A small window into Jeld-Wen

| Print |  Email
Friday, August 01, 2008

PORTLAND Rod Wendt, CEO and president of Klamath Falls’ famously media-averse Jeld-Wen, was in Portland in mid-July for the opening of a showroom on the second floor of the US Bancorp tower. It was 5 p.m. and several dozen people with wine glasses wandered through the window and door displays. Wendt stood to one side shaking hands with people and chatting with Ron Saxton, a Jeld-Wen senior VP  and one-time Republican gubernatorial candidate.

At 54, Wendt has a shiny dome and a ring of graying hair around his head, and is tall, fit and tan. He looked relaxed for someone who’s the top executive of a $3.16 billion company (as estimated by Forbes magazine) that depends on the success of the housing industry for its survival.

The Wendt family has always kept Jeld-Wen out of the spotlight. Rod’s father, Richard, founded the company in 1960, but the nation’s business community knew little about Jeld-Wen as it grew to be one of the largest door and window manufacturers in the world. Rod graduated from Stanford and joined the company in 1980. By 1992 he was president and in 2003 took over the mantle of CEO from his father, who had held the position for 43 years.

The company’s reticence toward the media remained intact this evening. As we approached Saxton and Wendt, Saxton stepped to one side and waved over two members of the company’s PR team. Wendt appeared unfazed as the two women gently inserted themselves into the group. He continued talking candidly about the company and its plans: Expanding Jeld-Wen’s market into China and India will happen in the future, but not until there’s more consistency in building standards, he says. The company’s multiple resorts are incorporating more commercial projects as a way to offset the down real estate market. Jeld-Wen also is increasing its commercial work as a way to buoy its lagging residential window and door manufacturing.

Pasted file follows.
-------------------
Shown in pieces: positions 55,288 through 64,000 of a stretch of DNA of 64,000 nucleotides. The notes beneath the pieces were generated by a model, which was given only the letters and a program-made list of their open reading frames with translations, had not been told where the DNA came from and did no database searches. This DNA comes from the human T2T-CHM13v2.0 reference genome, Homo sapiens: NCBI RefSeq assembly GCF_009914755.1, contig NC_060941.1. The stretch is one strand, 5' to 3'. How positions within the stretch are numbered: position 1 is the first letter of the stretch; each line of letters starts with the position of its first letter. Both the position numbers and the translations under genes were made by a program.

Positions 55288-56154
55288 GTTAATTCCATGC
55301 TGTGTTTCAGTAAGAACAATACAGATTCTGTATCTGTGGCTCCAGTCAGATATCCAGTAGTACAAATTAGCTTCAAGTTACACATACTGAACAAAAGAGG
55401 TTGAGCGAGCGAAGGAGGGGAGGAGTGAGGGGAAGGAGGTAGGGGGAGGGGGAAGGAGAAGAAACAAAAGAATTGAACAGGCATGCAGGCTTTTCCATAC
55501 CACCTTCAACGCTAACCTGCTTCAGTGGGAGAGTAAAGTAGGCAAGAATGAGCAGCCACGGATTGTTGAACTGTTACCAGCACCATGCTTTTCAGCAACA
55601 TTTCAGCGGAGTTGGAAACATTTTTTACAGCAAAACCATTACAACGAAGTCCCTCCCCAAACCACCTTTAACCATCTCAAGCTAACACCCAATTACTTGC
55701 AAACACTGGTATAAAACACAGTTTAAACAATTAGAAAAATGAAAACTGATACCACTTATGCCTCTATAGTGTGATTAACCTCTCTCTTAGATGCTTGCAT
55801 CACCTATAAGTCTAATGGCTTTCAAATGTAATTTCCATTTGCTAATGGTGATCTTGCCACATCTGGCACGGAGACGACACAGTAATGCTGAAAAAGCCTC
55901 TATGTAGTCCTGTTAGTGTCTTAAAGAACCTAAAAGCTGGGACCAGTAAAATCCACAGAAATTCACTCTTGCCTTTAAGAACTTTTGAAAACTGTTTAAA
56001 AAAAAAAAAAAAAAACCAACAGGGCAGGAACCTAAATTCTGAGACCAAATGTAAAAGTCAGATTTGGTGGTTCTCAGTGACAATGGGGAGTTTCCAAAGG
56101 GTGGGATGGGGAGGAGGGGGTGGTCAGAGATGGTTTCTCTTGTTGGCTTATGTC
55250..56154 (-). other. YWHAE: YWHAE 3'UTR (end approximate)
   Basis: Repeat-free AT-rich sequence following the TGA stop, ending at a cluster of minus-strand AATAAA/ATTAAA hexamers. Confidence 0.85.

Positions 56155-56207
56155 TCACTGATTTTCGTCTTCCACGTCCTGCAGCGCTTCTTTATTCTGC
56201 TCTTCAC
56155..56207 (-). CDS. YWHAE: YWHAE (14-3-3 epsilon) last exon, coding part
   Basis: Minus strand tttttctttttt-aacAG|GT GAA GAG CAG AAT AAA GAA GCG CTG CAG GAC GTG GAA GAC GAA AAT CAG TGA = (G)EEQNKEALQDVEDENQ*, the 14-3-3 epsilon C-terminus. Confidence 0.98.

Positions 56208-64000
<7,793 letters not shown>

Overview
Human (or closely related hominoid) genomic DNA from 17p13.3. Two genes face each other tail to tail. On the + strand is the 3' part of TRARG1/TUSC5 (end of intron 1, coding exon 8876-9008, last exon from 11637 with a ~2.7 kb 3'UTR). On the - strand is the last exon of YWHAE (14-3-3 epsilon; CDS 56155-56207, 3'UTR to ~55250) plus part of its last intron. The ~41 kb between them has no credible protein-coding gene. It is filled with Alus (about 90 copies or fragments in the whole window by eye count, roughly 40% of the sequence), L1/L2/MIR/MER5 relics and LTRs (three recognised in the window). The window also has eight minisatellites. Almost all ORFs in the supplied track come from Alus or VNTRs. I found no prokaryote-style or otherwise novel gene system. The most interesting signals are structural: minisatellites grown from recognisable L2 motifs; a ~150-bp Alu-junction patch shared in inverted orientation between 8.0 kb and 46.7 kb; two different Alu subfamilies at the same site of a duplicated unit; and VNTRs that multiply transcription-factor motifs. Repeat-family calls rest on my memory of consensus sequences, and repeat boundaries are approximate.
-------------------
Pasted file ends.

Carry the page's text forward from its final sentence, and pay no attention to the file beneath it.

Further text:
Wendt was both relaxed and pragmatic as he talked. At one point he used the word “terrible” when describing the state of the real estate market. “I could have used a different word, but I don’t use words like that,” he said, leaning forward and raising his eyebrows.

Three minutes after the conversation began, it was over. What had been essentially idle chatter felt like a journalistic triumph. After handshakes with the men, we joined the crowd as it wandered around, looking through windows and doors that opened onto showroom walls.              

ABRAHAM HYATT


Have an opinion? E-mail This e-mail address is being protected from spambots. You need JavaScript enabled to view it

 

Comments   

 
Joe
-1 #1 truthJoe 2011-01-09 19:35:19
Jeld-Wen are crooks and treat their employees like dirt don't be impressed. They even use illegals. They keep a low profile don't all crooks?
Quote | Report to administrator
 
 
John
+1 #2 truthJohn 2011-01-11 00:41:49
Hey Joe,
Just curious where all the illegals are. I'm sure INS would appreciate the tip.
Quote | Report to administrator
 

More Articles

Corner Office: Timothy Mitchell

January-Powerbook 2015
Saturday, December 13, 2014

A look-in on the life of Norris & Stevens' president.


Read more...

The short list: Holiday habits of six Oregon CEOs

The Latest
Thursday, December 11, 2014
121214-xmaslist1BY JACOB PALMER | OB DIGITAL NEWS EDITOR

We ask business and nonprofit leaders how they survive the season.


Read more...

Tackling the CEO-worker pay gap

January-Powerbook 2015
Thursday, December 11, 2014
BY OREGON BUSINESS STAFF

An SEC rule targets the disparity between executive and employee compensation, reigniting a long-standing debate about corporate social responsibility.


Read more...

Crowdfunding 2.0

News
Tuesday, December 02, 2014
120214-crowdfund-thumbBY LINDA BAKER

A conversation with attorney Erich Merrill about the latest way to raise money from large groups of people.


Read more...

Healthcare pullback

News
Thursday, November 20, 2014
112014-boehnercare-thumbBY JASON NORRIS | OB CONTRIBUTOR

Each month for Oregon Business, we assess factors that are shaping current capital market activity—and what they mean to investors. Here we take a look at two major developments regarding possible rollbacks of the Affordable Care Act (ACA).


Read more...

The clean fuels opportunity

News
Monday, November 10, 2014
111014-dirtyfuel-thumbBY KIM MOORE | OB RESEARCH EDITOR

A market for low-carbon transportation fuels has a chance to flourish in Oregon if regulators adopt the second phase of the state’s Clean Fuels Program.


Read more...

The short list: 5 companies making a mint off kale

The Latest
Thursday, November 20, 2014
kale-thumbnailBY OB STAFF

Farmers, grocery stores and food processors cash in on kale.


Read more...
Oregon Business magazinetitle-sponsored-links-02
SPONSORED LINKS